Grounded Grace

‘Tension is who you think you should be. Relaxation is who you are.’  Chinese Proverb

Many of us have been brought up to value ambition, goals and the importance of working toward something. This forward and outward orientation is indeed a fine thing, it is an important part of our capacity to create, achieve and grow. But it isn’t the whole equation. There is another part of our nature that simply is. It is the being behind the doing. In our culture, that side of us is often ignored or denied (unless we get sick), and stillness is seen as a passive luxury. We seem to think that we hold our world up with our thinking and our constant activity (Which is not only false, but exhausting!).

Our yoga and meditation practice is an invitation to balance, to ‘plug in’ and connect to our Source and our inner self. What often happens when we go out of balance in favor of doing and getting is our body starts to talk; a split starts to happen between the ‘self’ in the body and the ‘self’ in the mind. The result is unease, stress, anxiety or even illness. Our body never lies – it talks when we are ignoring some part of ourselves. One of the most precious gifts of a regular practice is staying in touch with our inner life, the life of our body and spirit  – intimacy with our self. The time we take for our practice becomes a sacred container where we cultivate our wisdom-heart, and create a larger context of meaning for the day to day stuff we all deal with. Rather than ‘checking out’ we are ‘checking in’ so we are more truly available for the demands of life. And we need that in order to learn to reconcile all the paradox of our humanness…and welcome all of it. Just as it is.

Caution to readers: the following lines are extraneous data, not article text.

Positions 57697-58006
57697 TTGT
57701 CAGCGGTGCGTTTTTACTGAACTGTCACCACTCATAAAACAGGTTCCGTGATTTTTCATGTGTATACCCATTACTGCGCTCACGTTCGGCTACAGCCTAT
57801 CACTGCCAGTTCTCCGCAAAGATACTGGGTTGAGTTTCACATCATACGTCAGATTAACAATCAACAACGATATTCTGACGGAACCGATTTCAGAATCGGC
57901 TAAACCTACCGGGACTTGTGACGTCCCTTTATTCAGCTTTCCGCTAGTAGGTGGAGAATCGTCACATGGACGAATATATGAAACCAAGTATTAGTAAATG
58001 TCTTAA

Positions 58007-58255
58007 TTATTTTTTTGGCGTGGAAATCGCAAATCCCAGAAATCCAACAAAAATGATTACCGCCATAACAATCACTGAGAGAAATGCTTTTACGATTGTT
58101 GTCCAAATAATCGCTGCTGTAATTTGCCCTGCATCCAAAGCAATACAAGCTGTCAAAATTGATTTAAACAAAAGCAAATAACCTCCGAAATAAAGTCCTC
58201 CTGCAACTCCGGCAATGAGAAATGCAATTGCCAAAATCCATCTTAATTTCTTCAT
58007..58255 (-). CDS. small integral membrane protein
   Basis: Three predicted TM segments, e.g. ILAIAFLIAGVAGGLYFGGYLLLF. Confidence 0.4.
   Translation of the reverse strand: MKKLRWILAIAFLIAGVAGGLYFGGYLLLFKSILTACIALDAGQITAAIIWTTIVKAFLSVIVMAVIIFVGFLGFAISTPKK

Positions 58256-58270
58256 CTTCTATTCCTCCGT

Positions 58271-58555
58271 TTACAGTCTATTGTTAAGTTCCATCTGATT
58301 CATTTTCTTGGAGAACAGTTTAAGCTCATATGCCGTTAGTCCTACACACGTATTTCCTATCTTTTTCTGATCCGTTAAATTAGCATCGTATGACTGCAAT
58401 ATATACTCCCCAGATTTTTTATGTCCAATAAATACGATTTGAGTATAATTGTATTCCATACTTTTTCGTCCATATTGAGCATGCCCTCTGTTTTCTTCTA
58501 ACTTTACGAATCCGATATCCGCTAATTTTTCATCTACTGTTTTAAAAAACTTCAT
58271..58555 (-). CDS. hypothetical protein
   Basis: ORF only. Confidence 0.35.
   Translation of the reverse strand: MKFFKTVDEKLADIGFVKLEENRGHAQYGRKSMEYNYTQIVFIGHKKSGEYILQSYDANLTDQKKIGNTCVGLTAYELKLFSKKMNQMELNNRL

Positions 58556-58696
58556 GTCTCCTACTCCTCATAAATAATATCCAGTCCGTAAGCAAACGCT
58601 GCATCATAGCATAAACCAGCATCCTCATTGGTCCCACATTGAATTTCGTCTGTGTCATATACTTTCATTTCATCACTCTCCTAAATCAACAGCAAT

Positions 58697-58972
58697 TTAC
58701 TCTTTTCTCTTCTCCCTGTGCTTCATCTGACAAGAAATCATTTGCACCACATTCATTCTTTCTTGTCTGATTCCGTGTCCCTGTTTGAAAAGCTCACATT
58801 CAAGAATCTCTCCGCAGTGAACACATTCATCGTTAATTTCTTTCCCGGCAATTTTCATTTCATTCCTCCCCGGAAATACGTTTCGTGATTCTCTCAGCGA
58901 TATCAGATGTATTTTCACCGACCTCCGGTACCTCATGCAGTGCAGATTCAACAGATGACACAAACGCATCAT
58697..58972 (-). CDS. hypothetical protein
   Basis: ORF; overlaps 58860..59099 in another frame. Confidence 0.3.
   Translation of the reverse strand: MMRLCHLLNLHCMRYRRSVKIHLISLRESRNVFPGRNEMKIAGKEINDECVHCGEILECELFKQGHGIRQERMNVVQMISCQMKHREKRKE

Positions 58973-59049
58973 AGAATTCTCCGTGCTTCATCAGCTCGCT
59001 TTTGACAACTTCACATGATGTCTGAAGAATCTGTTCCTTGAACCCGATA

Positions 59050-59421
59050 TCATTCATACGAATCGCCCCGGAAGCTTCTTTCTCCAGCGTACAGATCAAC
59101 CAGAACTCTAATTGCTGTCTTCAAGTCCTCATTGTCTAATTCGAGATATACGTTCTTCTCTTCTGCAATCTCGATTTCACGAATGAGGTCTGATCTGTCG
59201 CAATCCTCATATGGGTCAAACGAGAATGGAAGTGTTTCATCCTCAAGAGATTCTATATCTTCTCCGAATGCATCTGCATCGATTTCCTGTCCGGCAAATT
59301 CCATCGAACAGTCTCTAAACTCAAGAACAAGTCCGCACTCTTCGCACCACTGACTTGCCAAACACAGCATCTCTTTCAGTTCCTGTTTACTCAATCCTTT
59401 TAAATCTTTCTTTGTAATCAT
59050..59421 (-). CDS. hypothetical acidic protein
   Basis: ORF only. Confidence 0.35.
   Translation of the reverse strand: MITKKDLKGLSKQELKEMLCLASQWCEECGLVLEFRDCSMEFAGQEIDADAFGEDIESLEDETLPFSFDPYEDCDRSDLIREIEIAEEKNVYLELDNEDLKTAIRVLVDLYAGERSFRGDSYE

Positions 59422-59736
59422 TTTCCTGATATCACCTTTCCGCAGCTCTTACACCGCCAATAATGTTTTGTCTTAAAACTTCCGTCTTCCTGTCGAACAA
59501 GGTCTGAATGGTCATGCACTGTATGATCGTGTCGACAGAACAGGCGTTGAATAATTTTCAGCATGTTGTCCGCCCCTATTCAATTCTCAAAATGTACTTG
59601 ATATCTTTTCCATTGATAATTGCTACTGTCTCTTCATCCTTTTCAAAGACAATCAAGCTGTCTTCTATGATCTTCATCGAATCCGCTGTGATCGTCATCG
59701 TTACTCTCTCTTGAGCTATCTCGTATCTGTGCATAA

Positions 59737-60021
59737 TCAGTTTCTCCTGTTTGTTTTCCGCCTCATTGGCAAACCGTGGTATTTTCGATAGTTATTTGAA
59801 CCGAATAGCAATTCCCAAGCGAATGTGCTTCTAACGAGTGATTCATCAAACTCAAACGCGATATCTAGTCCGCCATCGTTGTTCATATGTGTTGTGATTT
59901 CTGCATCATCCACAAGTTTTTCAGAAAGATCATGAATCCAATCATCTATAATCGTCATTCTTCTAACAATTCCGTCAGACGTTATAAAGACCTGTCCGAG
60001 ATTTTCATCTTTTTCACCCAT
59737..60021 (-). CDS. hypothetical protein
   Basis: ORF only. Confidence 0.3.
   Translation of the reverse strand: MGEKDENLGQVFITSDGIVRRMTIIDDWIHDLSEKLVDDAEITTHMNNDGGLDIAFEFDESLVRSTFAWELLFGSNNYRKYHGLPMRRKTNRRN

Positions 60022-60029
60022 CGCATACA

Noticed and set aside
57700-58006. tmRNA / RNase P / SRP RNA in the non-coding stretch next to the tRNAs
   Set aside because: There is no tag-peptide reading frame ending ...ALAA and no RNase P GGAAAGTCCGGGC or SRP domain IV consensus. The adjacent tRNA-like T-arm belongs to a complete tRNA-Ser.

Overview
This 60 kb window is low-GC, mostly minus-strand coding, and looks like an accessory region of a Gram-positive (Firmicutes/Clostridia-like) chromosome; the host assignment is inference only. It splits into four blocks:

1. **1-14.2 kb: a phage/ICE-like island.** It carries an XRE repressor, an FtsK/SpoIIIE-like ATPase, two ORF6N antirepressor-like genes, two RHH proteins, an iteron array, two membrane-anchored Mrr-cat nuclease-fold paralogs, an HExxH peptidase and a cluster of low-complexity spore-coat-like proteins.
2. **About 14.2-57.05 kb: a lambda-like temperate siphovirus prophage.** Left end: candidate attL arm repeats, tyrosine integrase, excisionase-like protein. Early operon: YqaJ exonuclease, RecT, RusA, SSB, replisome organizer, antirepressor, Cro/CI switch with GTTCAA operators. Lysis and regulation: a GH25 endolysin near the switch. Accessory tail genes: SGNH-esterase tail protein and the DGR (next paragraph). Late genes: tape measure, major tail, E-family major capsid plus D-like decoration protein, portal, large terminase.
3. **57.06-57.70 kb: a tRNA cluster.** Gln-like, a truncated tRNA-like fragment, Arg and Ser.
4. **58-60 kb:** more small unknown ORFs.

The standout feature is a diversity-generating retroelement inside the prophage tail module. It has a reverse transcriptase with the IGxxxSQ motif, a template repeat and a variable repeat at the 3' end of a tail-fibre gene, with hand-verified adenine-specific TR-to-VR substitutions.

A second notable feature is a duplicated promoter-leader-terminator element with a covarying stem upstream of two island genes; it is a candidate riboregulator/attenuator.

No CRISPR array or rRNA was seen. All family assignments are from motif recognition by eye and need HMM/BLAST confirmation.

With intention and practice we can naturally develop a healthy balance between being and becoming - what I think of as Grounded Grace. Connecting with ourselves helps us to stay clear and choose activity that is true and aligned with our deepest needs and values. Our physical practice helps create the vitality and resilience we need for our daily activity. Our  practice can be alive and integral and serve all aspects of our rich and multi-dimensional being…and becoming!